Things had already begun to improve when I first started color printing in the darkroom at Cooper Union in 1977. I made 11×14 prints in drums, pouring the chemicals in and out by hand, often ending up with green chemical streaks on the paper, which meant starting over again. It was laborious work, but I managed to make about 25 prints for an exhibition in the hallway of the photography department. Since I was shooting 35mm slides–a positive film, and printing on reversal material–I had to have internegatives made from the slides. There were only a few labs in New York City that specialized in that kind of thing, but at least here it was possible. The prints I made back then look pretty bad today. In the early 80s I printed at a rental lab called My Own Color Lab, which gave individuals access to large scale processors used by commercial labs. For a number of years My Own was a Mecca for color photographers and free lance printers, and there I came into contact with people like Nan Goldin, Andreas Gursky, and Phillip Lorca DiCorcia.

516ef145eee9dphoto_high_8707Main Barber — by Fred Herzog

But if you were Fred Herzog in Vancouver shooting Kodachrome in the 50s, 60s, and 70s there was really no way to make decent exhibition prints. You loaded the slides into a Kodak carrousel tray and projected them just like your neighbors showing their latest vacation snaps. The amazing thing is that Herzog kept at it for decades, all the while eschewing the pictorial cliches of the day, taking a hard look at a beautifully gritty place, a Canadian city both familiar and foreign, full of advertising signs, fin-tailed automobiles, and working class men and women. It’s a remarkable achievement, all done outside of the art world bubble, full of a freshness and sense of discovery so often lacking in the arch and self-conscious product presently displayed in our finest salons.

So, the narrative has changed. Leiter and Herzog were first–but their photographs, 35mm Kodachromes, were mostly unseen–until after the big wave of color photography had crashed ashore establishing a pantheon of art world stars. They eventually received the attention they deserved, but very late. Saul Leiter died last year at the age of 90, and Fred Herzog is now 83.

 

 

New York/Greenpoint

lou_reed_adManhattan Avenue, Greenpoint, Brooklyn (digital) — © Brian Rose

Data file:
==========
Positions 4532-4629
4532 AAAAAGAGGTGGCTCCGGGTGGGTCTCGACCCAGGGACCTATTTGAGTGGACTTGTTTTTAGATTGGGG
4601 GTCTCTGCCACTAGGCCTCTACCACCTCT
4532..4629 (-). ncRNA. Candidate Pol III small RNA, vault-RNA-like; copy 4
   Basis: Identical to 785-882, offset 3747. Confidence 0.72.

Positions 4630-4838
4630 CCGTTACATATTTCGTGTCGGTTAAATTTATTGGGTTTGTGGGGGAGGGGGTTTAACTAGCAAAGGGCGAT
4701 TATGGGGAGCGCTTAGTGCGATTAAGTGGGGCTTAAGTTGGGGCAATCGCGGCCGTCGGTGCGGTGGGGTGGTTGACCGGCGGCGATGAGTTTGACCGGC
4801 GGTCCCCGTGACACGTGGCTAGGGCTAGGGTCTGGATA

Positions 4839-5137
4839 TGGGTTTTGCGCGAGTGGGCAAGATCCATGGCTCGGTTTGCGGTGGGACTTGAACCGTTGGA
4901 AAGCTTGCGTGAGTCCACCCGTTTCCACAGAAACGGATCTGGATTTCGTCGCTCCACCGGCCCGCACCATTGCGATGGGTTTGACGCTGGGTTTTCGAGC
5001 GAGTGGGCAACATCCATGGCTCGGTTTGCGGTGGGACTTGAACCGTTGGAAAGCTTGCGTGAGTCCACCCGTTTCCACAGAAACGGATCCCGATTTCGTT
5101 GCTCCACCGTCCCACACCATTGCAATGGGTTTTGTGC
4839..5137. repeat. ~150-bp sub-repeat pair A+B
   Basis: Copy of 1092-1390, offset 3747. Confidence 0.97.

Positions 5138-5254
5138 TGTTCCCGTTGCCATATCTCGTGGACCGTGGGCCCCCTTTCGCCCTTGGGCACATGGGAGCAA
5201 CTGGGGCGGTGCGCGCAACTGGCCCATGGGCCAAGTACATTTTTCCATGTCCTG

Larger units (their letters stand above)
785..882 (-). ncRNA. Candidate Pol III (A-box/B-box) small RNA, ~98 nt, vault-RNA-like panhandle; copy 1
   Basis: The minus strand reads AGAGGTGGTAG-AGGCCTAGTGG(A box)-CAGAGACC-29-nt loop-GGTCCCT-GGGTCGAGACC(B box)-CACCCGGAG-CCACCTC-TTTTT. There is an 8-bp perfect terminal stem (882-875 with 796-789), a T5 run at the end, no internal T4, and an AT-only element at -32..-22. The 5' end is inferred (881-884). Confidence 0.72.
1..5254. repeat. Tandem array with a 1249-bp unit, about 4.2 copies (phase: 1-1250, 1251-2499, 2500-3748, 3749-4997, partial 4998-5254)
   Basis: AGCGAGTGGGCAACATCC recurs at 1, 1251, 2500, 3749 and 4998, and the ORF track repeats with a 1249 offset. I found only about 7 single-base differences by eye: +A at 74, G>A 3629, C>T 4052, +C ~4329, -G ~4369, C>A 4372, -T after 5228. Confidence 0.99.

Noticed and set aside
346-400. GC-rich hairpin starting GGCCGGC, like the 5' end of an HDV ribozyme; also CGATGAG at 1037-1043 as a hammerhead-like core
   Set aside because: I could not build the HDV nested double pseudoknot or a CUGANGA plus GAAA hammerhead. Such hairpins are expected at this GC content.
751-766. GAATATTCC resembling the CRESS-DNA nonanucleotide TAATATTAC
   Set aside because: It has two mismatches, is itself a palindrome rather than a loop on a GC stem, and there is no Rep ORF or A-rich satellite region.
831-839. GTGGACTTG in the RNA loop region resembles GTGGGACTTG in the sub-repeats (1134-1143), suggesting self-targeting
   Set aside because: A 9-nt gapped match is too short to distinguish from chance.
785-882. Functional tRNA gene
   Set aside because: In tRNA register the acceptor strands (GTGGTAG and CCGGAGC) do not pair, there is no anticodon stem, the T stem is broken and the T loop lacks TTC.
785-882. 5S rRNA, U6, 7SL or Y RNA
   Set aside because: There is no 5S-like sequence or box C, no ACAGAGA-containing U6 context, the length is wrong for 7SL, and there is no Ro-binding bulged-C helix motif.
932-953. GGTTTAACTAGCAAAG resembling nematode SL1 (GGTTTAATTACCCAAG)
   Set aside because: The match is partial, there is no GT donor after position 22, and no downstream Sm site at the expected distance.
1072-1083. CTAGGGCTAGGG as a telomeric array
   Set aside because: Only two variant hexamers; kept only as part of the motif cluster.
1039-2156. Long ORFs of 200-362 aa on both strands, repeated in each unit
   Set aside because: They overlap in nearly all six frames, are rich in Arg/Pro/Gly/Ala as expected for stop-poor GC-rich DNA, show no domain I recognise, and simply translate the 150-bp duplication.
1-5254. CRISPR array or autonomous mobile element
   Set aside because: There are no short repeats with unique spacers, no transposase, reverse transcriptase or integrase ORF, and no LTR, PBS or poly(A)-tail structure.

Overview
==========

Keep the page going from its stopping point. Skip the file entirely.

It’s the end of the year and I’m feeling somewhat wistful. A year of accomplishments — the success of Time and Space on the Lower East Side — my show at Dillon Gallery — the completion of Metamorphosis, my Meatpacking District book to be released this coming summer .  But also a year punctuated by moments of poignancy as is inevitable with the passage of time.

Earlier today I tested out my new camera, a Sigma DP1, a much improved refresh of the somewhat balky second generation of the camera. The former took incredible pictures in ideal light conditions — better than other point and shoots I’ve used. But it was a difficult camera to handle, even for me. Nevertheless, I’ve stuck with it because of its large image sensor size and stripped down design. The new version is better in almost every way, and now produces image files large enough to make decent size prints.

The picture above was made in Greenpoint, Brooklyn while waiting for my family to meet me at a nearby restaurant. I came across one of the ads seen around town with Lou Reed in headphones. I’ve been unsure how I felt about them coming so soon after his death. But the image of Reed is beautiful, and when I came across one of the posters caught in a stream of low winter light, I felt a pang of sadness for the loss of one of rock and roll’s greatest figures.

Yesterday evening I went to see “The Wolf of Wall Street,” Martin Scorsese’s latest. I’ve generally been a fan — from his rough and tumble Little Italy films to the magical “Hugo.” But I walked out of this one barely an hour into it. I’ve never been so beat down, so bored, so exhausted by a film. Bah humbug! Happy New Year!